Manston

Why not visit the tiny village of Manston to discover the important role that Thanet played during World War II? A number of legendary aircraft can be viewed in the impressive RAF Manston History Museum and several of the stories of local airmen are retold here in exciting detail.

Minster

The village of Minster has been an important religious site since 670 and visiting the gently crumbling Minster Abbey is the perfect way to get a feel for this. Minster Abbey was one of the earliest monastic foundations, rebuilt in 1027 after the original buildings were destroyed during Viking raids of the 9th and 10th centuries. It is believed to be possibly the oldest inhabited house in the country and is now inhabited by Nuns who give guided tours giving an explanation of the historic background to this ancient site.

Visitors can also find the St Augustine’s Cross nearby which, according to legend, marks the very spot where St Augustine met with King Ethelbert and preached his first sermon to people of England in 597. There is a Latin inscription on the base of the cross which can be translated as:

 

"After many dangers and difficulties by land and sea Augustine landed at last on the shores of Richborough in the Isle of Thanet. On this spot he met King Ethelbert, and preached his first sermon to our own countrymen. Thus he happily planted the Christian faith, which spread with marvellous speed throughout the whole of England. That the memory of these events may be preserved among the English G G L-G Earl Granville, Lord Warden of the Cinque Ports has erected this monument, AD 1884"

Image courtesy of ©Shirokazan (Flickr)

Where to Stay?

There are many wonderful places to stay in this beautiful area to tie in with the rich history that this area has to offer such as Bleak House in Broadstairs where Charles Dickens himself used to stay all those years ago, or how about the beautiful Victorian building that is now the Comfort Inn at Ramsgate? Then there is the Georgian Grade II listed Royal Harbour Hotel, a delightfully quirky 19 bedroom townhouse with magnificent views of the harbour and sea. Or why not take a break from all the culture and history by staying in the wonderful holiday lets provided by Beeches Holiday Lets? These wonderful and functional self-catering houses come in a range of sizes and are “homes away from home” with all the comforts you could ever need. There is a wide variety available across the areas of Margate, Ramsgate and Broadstairs.

So as you can see, there are many wonderful places to explore a wealth of rich English History in Kent that is fascinating for the young and old alike. You can walk in the same footsteps as many important figures from our past and visit the places that inspired many historical greats. Why not take the children and give them a history lesson they won’t forget?

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Categories: Charles Dickens | Curious Margate | Education | Entertainment | History | Holiday | kent | Leisure | Manston | Margate

Can the eleven plus really ever be tutor proof?

by Paul on Politics, by political editor Paul Francis Tuesday, March 19 2013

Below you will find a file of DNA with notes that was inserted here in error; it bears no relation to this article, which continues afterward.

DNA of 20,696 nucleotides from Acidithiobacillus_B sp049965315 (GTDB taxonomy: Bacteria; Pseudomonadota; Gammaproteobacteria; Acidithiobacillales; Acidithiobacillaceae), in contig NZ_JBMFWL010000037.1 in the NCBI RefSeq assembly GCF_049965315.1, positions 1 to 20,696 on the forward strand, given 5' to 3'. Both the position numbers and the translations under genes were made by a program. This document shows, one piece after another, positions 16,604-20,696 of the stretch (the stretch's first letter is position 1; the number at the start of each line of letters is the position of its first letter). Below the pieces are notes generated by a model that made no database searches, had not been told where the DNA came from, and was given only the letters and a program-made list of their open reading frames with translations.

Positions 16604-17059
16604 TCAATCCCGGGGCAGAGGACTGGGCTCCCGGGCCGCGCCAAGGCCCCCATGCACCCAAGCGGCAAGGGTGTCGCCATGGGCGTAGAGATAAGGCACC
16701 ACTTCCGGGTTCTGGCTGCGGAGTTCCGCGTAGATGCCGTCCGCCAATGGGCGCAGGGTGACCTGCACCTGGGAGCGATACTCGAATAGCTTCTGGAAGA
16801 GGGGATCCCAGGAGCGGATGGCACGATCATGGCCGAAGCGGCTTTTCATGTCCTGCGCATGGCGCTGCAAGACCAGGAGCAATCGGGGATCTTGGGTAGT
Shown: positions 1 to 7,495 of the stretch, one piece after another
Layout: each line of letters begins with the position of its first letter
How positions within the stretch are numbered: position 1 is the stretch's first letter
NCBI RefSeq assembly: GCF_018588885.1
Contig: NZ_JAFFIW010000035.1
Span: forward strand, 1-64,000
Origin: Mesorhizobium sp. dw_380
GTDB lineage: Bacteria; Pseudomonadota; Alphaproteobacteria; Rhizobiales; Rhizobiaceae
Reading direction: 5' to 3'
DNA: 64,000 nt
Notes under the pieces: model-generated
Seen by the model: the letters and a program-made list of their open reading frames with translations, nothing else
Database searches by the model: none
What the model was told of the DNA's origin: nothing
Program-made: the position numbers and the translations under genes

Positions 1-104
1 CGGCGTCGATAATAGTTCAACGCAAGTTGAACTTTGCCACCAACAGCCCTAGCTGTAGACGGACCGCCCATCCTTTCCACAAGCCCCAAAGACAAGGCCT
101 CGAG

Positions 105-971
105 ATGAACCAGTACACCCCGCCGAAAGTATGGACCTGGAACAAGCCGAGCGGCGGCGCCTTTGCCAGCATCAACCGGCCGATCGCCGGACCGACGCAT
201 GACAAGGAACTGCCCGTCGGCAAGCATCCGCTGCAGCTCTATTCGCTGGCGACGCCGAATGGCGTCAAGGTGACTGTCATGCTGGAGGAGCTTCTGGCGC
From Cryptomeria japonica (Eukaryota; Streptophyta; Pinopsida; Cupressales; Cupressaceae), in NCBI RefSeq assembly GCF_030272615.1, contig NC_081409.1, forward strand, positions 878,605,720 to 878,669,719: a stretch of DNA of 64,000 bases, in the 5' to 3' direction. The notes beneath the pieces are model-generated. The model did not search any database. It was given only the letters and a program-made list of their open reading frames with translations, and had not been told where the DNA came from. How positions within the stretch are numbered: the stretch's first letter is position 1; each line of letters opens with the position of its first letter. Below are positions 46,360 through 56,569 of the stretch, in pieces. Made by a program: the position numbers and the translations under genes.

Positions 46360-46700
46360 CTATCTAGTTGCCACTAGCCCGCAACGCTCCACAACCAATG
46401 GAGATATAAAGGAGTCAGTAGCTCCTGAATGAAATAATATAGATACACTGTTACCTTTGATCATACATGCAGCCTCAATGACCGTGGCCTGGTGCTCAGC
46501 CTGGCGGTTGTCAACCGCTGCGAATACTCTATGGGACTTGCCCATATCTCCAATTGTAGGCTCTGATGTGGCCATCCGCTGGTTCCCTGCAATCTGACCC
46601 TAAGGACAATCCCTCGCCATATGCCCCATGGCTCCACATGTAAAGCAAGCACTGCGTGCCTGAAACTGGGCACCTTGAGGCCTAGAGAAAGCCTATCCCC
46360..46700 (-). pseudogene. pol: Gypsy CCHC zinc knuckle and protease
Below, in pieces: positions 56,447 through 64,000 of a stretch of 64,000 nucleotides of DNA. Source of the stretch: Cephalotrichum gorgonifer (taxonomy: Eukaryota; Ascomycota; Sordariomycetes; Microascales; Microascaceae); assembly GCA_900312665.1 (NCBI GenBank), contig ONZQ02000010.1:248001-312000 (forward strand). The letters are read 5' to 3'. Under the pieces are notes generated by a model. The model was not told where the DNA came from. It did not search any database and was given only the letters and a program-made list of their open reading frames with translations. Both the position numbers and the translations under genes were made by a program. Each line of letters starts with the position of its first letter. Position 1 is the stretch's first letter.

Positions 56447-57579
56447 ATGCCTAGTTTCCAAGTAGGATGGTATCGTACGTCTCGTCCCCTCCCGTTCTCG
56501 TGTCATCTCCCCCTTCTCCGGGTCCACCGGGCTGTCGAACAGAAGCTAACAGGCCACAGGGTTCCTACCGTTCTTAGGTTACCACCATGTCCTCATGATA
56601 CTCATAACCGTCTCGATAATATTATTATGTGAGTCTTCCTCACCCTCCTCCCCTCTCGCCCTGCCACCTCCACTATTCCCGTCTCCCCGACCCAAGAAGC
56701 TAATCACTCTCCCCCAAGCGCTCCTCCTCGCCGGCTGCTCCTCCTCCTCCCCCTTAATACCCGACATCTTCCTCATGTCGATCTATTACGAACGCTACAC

UP-DATED

PROPOSALS for a shake-up of Kent's often divisive 11-plus came under the spotlight today (Tuesday) when county councillors discussed the outcome of a review by headteachers designed to get a consensus around possible changes.

The review was set up primarily to see if anything can be done to counter the widespread coaching culture that everyone - even the Conservative administration at KCC - now generally acknowledges is far too prevalent in Kent and has skewed the system so much in parts of west Kent that it can seem that only those who actually do have some kind of  private tuition are guaranteed a place.

KCC outlines changes to the eleven plus test>>>

Perhaps we should not be surprised that county councillors were a little pessimistic about the odds of countering the coaching culture, although most commended Kent County Council's efforts to try and level the playing field.

Education director Patrick Leeson said the reforms were not about a "new" test but a "better, more fit for purpose set of assessment materials." 

Cllr Mike Whiting explained that KCC recognised no test could be immune from coaching but "it was the right thing to do to make the test fairer for everyone."

Those most sceptical were the opposition parties. For Labour, Cllr Les Christie said he sympathised with the aims but said the idea that those with the means would find a way to improve the chances of their child passing. "People with the means will find a way round it."

 

Liberal Democrat leader Cllr Trudy Dean said "unfortunately, there is no holy grail here" and quoted our stroy about the number of places being allocated to children from fee-paying schools (40% in some cases) saying "that is going backwards, not forwards."

At first glance, the proposals are rather modest. In fact, there is very little on the paper setting out KCC's thoughts that deals directly with the issue of coaching.

There are  reasons for this. The most obvious is that whatever else KCC might do with the exam, the idea that it can really be completely tutor proof is a non-starter. KCC has shifted its language slightly on this over recent months, perhaps recognising that it was rather over-optimistic at the outset.

It started off by saying it wanted a test  immune from coaching - to the extent that it was suggested that shops like W H Smith could be banned from selling practice papers - and edged towards a position where it aid it wanted a test that was less susceptible to coaching.

You won't get anything specific in the report about exactly how this objective will be achieved. However, Cllr Mike Whiting, the Conservative cabinet member for education, says the general aim will be to align the test more closely to what primary school children learn on the curriculum as part of the Sats. 

That reflects the valid concern that some elements of the test - noticeably non-verbal reasoning - are not ordinarily taught at state primary schools and an advantage can be secured by those that can afford tutors to instruct them on the techniques and familiarise themselves with the questions that come up.